The post 1 is composed of a pipe frame having two parallel, vertical carrying pipes 7, 8 which are connected to one another at their ends with cross-struts 9 and 10. The crossstruts 9, 10 are fashioned U-shaped; the cross-strut 10 at the ceiling side is provided with a spacer member 11 which can be secured to a wall to provide stability to the post 1.
The carrying pipes 7, 8 are transversely divided at the location referenced 12 and can thus be subdivided into two pipe sections, into a lower pipe section comprising stand pipes 7a, 8a and into an upper pipe section comprising pipes 7b, 8b. The pipes of the lower pipe section comprise a closed or circular cross section, whereas the pipes 7b, 8b of the upper pipe section are provided with a longitudinal slot through which parts of a guide means (described below) for the guidance of the carriage project. The transverse division 12 occurs at a location that roughly corresponds to the lowest height adjustment demanded for the rotatory unit 6; calculated from the floor, this height H1 amounts to about 1 m through 1.5 m relative to an overall room height H of about 2.40 m given the setting technique currently standard.
As a result of the transverse division of the carrying pipes, it is easily possible to provide a free-standing post unit instead of the post unit attachable to a securing wall or it is also easily possibly to integrate auxiliary equipment such as, for example, a patient chair in the lower pipe section. Two such possibilities are shown in FIGS. 2 and 3. In the one alternative, the foot part shown in FIG. 2 is fabricated with the base 14 bent C-shaped and the two pipes 15 and 16 instead of the lower pipe section comprising the pipes 7a, 8a and the cross-strut 9 (FIG. 1). In the alternative solution of FIG. 3, two stand pipes 17, 18 are again transversely divided at the location referenced 19; a lower pipe part 18a of the stand pipe 18 is provided with an extension arm 20 to which a patient seat 21 is secured. The pipe part 18a is rotatably seated at the cross-strut 9 so that the seat 21 can be pivoted around the bearing axis of the pipe part 18a.
Due to the tubular structure of the post, which is not limited to the employment of cylindrical pipes, as shown, it is possible to offer the user a multitude of different configurations by the use of largely identical structural parts. As a consequence of the transverse division of the vertical carrying pipes into pipes 7a, 7b, 8a and 8b, considerably smaller packing sizes derive in comparison to designs which were previously available.
FIG. 4 shows details of the post structures. The pipes 7b, 8b of the upper pipe section enclose guide rods 22, 23 on which bushings or guide members 24, 25 glide. The bushings 24, 25 are connected to the carriage 2, whereby the bushing 25 is rigidly connected to the carriage 2 and the bushing 24 is loosely connected thereto. Further details may be seen in FIGS. 5 and 6. The guide rods 22, 23 are connected to downwardly directed legs of the upper cross-struts 10 at one end, and at the other end are connected to the pipes 7a, 8a; this connection can expediently consist of a screw-type connection as shown by way of example in FIG. 6.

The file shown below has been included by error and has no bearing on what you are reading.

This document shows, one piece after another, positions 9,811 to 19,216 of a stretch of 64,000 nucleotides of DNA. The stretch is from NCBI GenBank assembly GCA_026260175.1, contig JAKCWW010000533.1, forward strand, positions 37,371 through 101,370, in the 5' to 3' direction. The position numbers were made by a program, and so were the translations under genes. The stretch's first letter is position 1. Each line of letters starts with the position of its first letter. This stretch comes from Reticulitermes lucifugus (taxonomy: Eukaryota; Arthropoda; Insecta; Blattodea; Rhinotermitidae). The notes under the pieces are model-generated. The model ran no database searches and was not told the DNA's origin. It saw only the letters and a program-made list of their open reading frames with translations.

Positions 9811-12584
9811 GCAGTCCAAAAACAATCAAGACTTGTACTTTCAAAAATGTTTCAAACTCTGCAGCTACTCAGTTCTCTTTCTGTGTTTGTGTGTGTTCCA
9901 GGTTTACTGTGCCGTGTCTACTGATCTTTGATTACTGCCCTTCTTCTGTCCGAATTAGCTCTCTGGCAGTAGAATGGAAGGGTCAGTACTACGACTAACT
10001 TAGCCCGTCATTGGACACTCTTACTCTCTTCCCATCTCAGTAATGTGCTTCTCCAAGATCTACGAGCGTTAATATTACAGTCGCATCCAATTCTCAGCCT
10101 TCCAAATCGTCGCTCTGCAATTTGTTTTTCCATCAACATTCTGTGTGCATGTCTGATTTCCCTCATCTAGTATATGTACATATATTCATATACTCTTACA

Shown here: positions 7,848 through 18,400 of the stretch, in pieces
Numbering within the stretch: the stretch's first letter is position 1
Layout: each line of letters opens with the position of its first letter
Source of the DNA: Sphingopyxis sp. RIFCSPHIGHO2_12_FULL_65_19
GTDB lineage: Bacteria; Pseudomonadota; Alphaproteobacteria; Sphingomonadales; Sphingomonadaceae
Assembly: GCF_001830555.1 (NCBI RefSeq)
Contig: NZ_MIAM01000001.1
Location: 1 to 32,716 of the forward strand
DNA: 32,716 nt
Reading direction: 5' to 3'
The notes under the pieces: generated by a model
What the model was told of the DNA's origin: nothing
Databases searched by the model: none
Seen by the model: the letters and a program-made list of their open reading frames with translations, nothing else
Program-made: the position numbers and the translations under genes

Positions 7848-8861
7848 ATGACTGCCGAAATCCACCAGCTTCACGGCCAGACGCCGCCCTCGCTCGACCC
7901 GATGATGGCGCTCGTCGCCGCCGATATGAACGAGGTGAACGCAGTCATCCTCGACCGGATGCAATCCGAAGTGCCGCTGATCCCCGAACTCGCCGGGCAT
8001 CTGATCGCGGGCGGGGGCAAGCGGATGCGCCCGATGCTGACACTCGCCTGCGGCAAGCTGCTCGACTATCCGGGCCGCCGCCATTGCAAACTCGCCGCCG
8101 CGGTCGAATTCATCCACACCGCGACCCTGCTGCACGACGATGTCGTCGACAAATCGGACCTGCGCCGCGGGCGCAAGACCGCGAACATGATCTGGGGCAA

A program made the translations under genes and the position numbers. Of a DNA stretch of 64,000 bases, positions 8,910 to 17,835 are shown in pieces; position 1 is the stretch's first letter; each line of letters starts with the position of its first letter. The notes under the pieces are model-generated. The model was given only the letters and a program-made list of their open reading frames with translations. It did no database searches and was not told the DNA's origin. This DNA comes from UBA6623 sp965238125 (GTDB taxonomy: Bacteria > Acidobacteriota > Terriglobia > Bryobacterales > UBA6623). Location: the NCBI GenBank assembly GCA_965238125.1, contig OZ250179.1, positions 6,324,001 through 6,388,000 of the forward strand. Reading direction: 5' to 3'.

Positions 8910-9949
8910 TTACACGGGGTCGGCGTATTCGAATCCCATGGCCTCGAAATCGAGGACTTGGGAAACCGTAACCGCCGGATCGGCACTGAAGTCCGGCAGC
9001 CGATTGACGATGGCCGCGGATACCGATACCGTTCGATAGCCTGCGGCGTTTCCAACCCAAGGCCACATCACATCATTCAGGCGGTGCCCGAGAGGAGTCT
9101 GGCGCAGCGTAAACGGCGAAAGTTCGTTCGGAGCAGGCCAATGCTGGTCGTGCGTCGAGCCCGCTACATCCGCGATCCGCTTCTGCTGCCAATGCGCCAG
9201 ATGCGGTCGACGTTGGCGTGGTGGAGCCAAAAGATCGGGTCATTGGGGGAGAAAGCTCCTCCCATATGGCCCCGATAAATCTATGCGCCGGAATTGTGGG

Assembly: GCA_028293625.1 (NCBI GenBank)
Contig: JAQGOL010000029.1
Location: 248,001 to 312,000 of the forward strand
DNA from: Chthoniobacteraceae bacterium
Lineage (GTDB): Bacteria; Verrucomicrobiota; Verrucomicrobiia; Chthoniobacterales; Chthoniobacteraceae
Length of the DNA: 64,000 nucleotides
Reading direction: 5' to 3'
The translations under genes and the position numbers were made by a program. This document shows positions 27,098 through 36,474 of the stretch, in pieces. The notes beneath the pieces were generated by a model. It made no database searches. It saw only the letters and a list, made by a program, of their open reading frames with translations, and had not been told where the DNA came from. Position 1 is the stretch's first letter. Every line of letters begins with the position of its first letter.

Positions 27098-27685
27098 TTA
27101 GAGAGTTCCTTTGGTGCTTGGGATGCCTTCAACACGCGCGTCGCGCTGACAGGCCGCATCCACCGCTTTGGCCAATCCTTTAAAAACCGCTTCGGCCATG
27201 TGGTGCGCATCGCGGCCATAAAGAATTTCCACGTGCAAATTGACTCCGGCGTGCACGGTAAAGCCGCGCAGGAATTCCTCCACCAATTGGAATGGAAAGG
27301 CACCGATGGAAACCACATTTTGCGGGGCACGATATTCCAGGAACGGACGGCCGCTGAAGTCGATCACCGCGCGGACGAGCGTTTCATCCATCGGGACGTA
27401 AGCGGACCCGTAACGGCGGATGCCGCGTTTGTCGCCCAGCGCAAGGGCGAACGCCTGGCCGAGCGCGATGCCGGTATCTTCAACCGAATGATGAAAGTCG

In order to be able to compensate the weight of the rotatory unit 6 secured to the carriage 2, a weight compensation means is provided in the carriage, this weight compensation or counter balancing means being shown on principle in FIG. 5. The compensation means includes a traction cable 26 which is guided via a movably mounted deflection roller 28 loaded by a tension spring 27, via a pulley 29 and via a further deflection roller 30 stationarily mounted on the carriage 2. One end 26a of the traction cable 26 is secured to the guide rod 2 and another end 26b is secured to a clamp means 31. The spring power changing upon dislocation of the carriage is compensated by the pulley 28, so that the weight of the carriage and that of the rotatory unit 6 held thereat is compensated in every height position.
The clamp means 31 is part of a safety brake mechanism that shall be set forth in greater detail with reference to FIG. 6.
As already presented, the carriage 2 is guided in longitudinally displaceable fashion on the guide rods 22, 23 by means of the guide bushings 24, 25. To this end, FIG. 6 shows the left part of the guidance arrangement in greater detail. A ball bearing bushing is provided as the guide bushing 24, a pin 33 which is rigidly connected to a frame 34 of the carriage 2 being secured thereto. The connection is loose at the pin side, and, thus, the ball bearing bushing 24 can move slightly there in an axial direction of the pin 33 toward the frame 34, whereby a tilting of the carriage on the guide rods 22, 23 is avoided.
The guide bushing 24 contains a wedge 35 provided with a slanting surface with which a pinch roller 36 interacts. The pinch roller 36 is secured to a rocker arm 37 which is in turn tiltably secured to the frame 34 by means of bearing or pivot arm 38. The one end 26b of the traction cable 26 is attached to the rocker arm 37. Given the tension on the cable 26 which is normally present, the rocker arm 37 is pressed against a detent 39 in the frame 34. In this position, the roller 36 does not have any contact with the guide rod 22. If the cable tension is reduced, the pinch roller 36 will be seized between the slant of the wedge 35 and the guide rod 22 upon a downward movement of the overall carriage due to the lack of cable tension, whereby the carriage will be is immediately arrested. A tension spring 32 arranged between frame 34 and rocker arm 37 will promote the seizing operation upon the occurrance of cable breakage.